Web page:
Sunday, January 6, 2013

Editorial Defense: Why I trashed Grammatical Rules

Bad reviews and negative feedback on my work don’t bother me in the least bit.  I’m not so egotistical to think that I’m going to write a book that will be universally loved by each and every person who reads it.  People have varying tastes and that is exactly how it should be; the world would be an extremely dull and lackluster place if we all had the same opinions.  The being said, I want to clarify something about The Seven Habits.  In doing so, I’m not defending myself or my writing but my editor.

Some people have commented that the editing is inconsistent due to frequent changes in verb tense during Bosley’s narrative, sometimes even switching tenses multiple times in a single sentence.  However, this does not in any way reflect on the skills of my editor.  I had written Bosley’s chapters that way intentionally and advised Permuted Press and the editor of this upfront… and I would have fought tooth and nail to keep those inconsistencies in place if I had to.

What you have to keep in mind is that Bosley is dimensionally unstable.  At any point, he can be spontaneously pulled through the Eye of Aeons with no control over where he ends up.  It might be hundreds of years into the past or future, it may be a matter of just a few days, hours, or minutes.  For him, time is no longer linear.  It does not go from Point A to Point B to Point C and so on, but is more like a young child’s crayon scribblings on a wall.  He’s pulled through time so often, in fact, that it’s taken a toll on his memory (which depends upon time being measured in a linear fashion).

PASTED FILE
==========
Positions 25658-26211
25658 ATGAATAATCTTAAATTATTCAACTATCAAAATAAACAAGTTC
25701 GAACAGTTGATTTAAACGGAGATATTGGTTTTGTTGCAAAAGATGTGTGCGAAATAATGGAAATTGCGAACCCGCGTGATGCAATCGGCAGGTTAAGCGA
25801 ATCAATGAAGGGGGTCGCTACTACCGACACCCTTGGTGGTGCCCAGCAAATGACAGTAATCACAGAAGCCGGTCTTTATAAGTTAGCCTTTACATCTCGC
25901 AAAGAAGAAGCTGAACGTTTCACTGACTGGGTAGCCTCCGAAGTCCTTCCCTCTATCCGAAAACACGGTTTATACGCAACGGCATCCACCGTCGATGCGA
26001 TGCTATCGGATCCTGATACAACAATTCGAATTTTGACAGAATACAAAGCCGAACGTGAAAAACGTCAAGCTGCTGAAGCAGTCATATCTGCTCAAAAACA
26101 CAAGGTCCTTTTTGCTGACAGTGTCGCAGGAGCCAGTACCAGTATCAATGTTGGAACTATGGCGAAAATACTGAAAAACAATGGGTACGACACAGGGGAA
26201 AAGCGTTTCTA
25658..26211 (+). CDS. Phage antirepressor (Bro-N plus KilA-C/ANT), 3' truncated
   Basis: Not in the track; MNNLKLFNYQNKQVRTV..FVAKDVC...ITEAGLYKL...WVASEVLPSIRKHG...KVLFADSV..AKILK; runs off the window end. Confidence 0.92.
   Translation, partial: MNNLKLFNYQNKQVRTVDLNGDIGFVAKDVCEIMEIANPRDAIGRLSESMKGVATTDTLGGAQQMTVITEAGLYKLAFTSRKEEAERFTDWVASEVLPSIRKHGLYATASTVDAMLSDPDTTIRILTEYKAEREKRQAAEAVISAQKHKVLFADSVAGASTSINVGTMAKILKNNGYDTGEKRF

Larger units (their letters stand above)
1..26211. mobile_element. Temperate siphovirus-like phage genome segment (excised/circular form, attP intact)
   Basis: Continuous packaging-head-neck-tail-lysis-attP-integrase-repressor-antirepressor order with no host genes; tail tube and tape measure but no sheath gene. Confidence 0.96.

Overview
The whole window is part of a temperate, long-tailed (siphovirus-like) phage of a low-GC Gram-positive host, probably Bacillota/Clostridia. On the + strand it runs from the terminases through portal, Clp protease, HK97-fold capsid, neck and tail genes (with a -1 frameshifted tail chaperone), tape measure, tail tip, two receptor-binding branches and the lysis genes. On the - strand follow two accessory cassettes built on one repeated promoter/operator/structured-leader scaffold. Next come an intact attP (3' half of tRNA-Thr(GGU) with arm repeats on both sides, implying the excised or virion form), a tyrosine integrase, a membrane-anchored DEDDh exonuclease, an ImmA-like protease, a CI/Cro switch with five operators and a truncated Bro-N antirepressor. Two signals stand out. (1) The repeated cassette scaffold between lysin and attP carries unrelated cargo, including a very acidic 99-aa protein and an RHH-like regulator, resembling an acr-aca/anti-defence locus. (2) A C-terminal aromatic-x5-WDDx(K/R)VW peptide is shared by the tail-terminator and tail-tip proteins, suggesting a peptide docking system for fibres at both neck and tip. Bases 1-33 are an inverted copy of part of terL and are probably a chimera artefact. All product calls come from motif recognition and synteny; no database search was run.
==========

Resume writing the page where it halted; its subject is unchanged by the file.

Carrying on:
For a person like Bosley Coughlin, he can never be entirely certain whether something he is talking about has already happened, is happening, or is yet to come.  As the author, I made a stylistic decision to throw the rules of grammar out the window in his chapters.  The way a person talks is a subtle reflection of the way that person thinks and I wanted his narration to embody the confusing mess his mind had become.  Personally, I don’t see this as being much different than the way he uses archaic words and phrases as naturally as he does modern slang.

I tried to keep the tense changes as subtle as possible, but if this decision completely grates on your nerves, blame me… not the editor.  She did a wonderful job on this book and I would love to have the opportunity of working with her again.

That is all.

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